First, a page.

Since passage of the Dodd-Frank Act, Congress has generally looked to regulators to implement the myriad of regulations that purportedly will make the U.S financial system safer, sounder, and, thus, less susceptible to risk. But very little of the conversation has focused on what can reasonably be expected of regulators who must oversee an increasingly complex web of market interconnectedness and systemic-risk implications.
Not everyone is convinced that regulators are capable of reining in risk or devising systems to prevent the types of activities that contributed to the meltdown that started in 2007, particularly given their inadequate financial and staff resources. Moreover, some even question whether delegation of such authority to regulators provides a false sense of security to the markets and investing public that things are now “under control.”
At the recent CFA Institute Global Investment Risk Symposium, a panel of well-known experts — Brooksley Born, Richard Herring, and William Poole — discussed systemic risk and the current state of the industry and concluded that not all is well, yet. While several remaining sources of systemic vulnerabilities were discussed, one area in particular focused on the trust being placed in regulators to fashion and implement regulations that will shore up a U.S. financial marketplace.
How Regulators Will Treat “Too Big to Fail” and Systemically Important Financial Institutions
Even with certain mandates under Dodd-Frank directives, the manner in which it considers how regulators react to future market developments still leave questions unanswered. One hotly debated topic in the industry is whether the Dodd-Frank Act effectively eliminates too big to fail and government bailouts, which led the symposium panel to question regulators’ abilities to walk away from rescuing certain institutions whose failure could severely affect the recovering economy.
The Dodd-Frank Act also is credited with reining in risk by imposing higher capital requirements and supervisory oversight responsibilities on those designated to be systemically important financial institutions (SIFIs). However, the SIFI designation may give people too much confidence that we’ve solved the problem and that “markets must think so,” given that the largest institutions pre-Dodd-Frank have grown even larger. One panelist even cautioned that the heightened supervision accompanying a SIFI designation is done by regulators that did a “dreadful” job in the past.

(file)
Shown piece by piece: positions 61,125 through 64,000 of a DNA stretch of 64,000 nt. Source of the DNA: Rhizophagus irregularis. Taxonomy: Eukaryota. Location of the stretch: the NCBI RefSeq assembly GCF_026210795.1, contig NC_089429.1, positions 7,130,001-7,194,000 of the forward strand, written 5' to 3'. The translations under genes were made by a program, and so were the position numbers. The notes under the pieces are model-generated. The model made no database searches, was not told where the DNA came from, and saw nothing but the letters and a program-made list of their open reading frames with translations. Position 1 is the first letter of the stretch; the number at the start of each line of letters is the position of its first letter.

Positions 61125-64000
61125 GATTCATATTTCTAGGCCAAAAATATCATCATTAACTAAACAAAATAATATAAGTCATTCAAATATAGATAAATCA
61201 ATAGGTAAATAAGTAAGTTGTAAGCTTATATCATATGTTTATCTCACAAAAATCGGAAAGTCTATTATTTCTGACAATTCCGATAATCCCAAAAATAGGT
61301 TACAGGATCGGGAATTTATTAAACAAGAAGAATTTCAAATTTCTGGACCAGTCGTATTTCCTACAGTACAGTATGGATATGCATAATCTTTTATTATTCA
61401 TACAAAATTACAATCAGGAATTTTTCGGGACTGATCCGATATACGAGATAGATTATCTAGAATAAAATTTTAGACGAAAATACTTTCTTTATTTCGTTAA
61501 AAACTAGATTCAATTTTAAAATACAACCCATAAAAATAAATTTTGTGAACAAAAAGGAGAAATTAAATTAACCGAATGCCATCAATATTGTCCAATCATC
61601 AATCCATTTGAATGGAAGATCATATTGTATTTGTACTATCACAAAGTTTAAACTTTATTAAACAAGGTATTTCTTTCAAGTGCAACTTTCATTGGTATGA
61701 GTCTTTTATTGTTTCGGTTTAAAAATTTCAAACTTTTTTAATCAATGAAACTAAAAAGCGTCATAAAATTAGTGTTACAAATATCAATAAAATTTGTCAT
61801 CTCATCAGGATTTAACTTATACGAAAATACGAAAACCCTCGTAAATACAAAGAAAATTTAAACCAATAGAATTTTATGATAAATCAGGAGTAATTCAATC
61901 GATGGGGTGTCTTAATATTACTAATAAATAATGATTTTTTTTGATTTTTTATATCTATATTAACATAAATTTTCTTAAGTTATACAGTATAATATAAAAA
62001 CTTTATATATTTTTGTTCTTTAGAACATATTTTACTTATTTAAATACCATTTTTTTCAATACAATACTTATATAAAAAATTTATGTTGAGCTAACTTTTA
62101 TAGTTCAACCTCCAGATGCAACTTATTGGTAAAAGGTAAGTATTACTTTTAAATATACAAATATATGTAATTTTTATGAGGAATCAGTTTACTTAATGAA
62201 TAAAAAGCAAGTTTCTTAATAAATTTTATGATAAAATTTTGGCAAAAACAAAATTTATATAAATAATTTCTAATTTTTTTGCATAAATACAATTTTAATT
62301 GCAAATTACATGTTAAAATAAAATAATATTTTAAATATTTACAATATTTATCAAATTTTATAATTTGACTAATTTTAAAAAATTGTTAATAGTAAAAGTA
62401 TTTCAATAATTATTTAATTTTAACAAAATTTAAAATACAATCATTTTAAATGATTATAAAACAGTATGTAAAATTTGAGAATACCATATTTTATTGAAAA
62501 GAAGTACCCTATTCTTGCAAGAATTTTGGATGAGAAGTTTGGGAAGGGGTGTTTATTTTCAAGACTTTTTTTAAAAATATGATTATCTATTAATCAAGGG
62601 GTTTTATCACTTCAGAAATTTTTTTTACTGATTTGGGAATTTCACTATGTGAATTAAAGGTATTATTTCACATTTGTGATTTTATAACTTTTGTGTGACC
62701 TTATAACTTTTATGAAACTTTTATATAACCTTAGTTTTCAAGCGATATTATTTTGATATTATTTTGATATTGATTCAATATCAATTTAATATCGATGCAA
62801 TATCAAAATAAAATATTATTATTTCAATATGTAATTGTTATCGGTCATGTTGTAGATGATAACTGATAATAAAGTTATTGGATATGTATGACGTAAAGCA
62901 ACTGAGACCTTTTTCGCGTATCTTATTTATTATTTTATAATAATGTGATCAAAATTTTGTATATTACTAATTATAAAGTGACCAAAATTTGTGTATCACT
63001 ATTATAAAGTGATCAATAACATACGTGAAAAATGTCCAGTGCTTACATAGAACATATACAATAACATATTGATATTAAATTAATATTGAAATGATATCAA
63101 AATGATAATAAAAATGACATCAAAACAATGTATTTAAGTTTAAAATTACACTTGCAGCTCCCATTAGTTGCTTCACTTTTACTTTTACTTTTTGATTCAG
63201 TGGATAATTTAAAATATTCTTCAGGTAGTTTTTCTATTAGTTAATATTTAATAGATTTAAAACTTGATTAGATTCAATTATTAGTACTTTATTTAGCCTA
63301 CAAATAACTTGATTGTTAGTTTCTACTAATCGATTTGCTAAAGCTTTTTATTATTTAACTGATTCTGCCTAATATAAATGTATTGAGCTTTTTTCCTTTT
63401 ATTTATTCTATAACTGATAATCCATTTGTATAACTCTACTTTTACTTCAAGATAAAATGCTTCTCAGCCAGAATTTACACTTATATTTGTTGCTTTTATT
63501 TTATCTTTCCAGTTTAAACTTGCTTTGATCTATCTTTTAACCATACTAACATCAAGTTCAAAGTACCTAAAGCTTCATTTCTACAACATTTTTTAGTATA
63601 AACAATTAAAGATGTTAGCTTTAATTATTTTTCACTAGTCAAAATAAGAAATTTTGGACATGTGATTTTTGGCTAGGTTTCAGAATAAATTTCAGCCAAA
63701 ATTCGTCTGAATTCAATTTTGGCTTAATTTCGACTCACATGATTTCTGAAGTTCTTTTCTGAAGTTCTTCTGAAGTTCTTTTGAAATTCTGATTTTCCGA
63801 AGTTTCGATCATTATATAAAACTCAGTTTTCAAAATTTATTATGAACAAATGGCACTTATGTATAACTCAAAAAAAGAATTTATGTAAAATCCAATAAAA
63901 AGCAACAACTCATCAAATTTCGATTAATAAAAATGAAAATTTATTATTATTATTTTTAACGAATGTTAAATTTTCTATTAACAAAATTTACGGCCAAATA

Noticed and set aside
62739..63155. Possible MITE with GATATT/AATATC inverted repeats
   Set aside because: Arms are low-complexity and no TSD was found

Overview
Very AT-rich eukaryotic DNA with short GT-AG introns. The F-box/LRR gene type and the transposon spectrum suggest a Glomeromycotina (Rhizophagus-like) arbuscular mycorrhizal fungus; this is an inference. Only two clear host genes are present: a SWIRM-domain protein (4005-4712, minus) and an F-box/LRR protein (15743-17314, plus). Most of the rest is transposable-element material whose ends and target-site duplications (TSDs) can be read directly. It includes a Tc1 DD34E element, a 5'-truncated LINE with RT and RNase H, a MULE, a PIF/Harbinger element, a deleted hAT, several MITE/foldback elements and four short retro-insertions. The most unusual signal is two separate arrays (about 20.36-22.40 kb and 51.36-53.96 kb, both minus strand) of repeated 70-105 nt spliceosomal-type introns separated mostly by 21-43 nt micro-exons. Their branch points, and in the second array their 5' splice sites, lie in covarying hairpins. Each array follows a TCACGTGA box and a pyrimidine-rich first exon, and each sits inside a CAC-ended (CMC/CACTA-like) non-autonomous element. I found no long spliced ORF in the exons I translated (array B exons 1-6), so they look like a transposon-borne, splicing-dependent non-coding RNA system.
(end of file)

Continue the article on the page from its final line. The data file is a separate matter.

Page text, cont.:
Pressures Endemic to the Regulatory System
And let’s not forget a regulatory system that is still fed by political appointments, special interest lobbying efforts, and a range of biases to the degree where it may be impossible to move impartially at all times. Discussions turned to the inevitability that over time regulatory procedures will be influenced heavily by the interplay of appointments, campaign contributions, and provisions that get “slipped into” financial legislation due to lobbying efforts. One panelist, who served on the independent Financial Crisis Inquiry Commission (FCIC), recounted how the FCIC provided the U.S. Department of Justice with a list of referrals relating to companies that had clearly violated the law, only to be met with deafening silence in terms of the number of Department of Justice actions brought as a result.
Moreover, the enormity of the task and the interconnectedness and complexity of the markets raises the question about whether it’s too much to ask regulators to bear responsibility for attesting to the soundness and safety of our markets. During the last crisis, regulators often appeared to not know what was going on. For example, banking supervisors didn’t declare there was a problem in the bank holding companies until they were on the verge of collapse, and the then-chairman of the U.S. Securities and Exchange Commission (SEC) said that the capital of Bear Stearns was adequate right before it collapsed.
One may wonder who is keeping an eye on the regulators and the regulatory system as the U.S. financial marketplace tries to find a more stable and less risky way of doing business. Perhaps someone should question the undisputed faith many place in regulators that, because they are armed with new regulations, now will get it right.
The CFA Institute co-sponsored Systemic Risk Council (SRC, of which Ms. Born and Mr. Herring are members) can be viewed as one response. Created in part out of concern that the Financial Stability Oversight Council (FSOC) and Office of Financial Research (OFR) are not sufficiently active and doing their jobs to identify and mitigate risk, the SRC has served as a reasoned voice to bring additional attention to areas where regulators are trying to “get it right.” Through commentary, comment letters, conferences, and meetings, the SRC has weighed in on salient issues, including bank capital and liquidity requirements, money market fund reform, adequate funding for the U.S. Commodity Futures Trading Commission (CFTC) and SEC, whether the Dodd-Frank Act has adequately addressed too big to fail, and improving financial regulation.
Perhaps new regulations and increased regulatory oversight are significant steps toward a sounder and safer U.S. financial marketplace. But expecting regulators alone to patch a system this complex and challenging may be unrealistic and unfair. Instead, independent voices must continue to question the effectiveness of our regulatory approaches and the reasonableness of proposed regulations, while the investing public and marketplace look closely at market-based solutions and work together to realize realistic long-term goals.
Photo credit: iStockphoto/steinphoto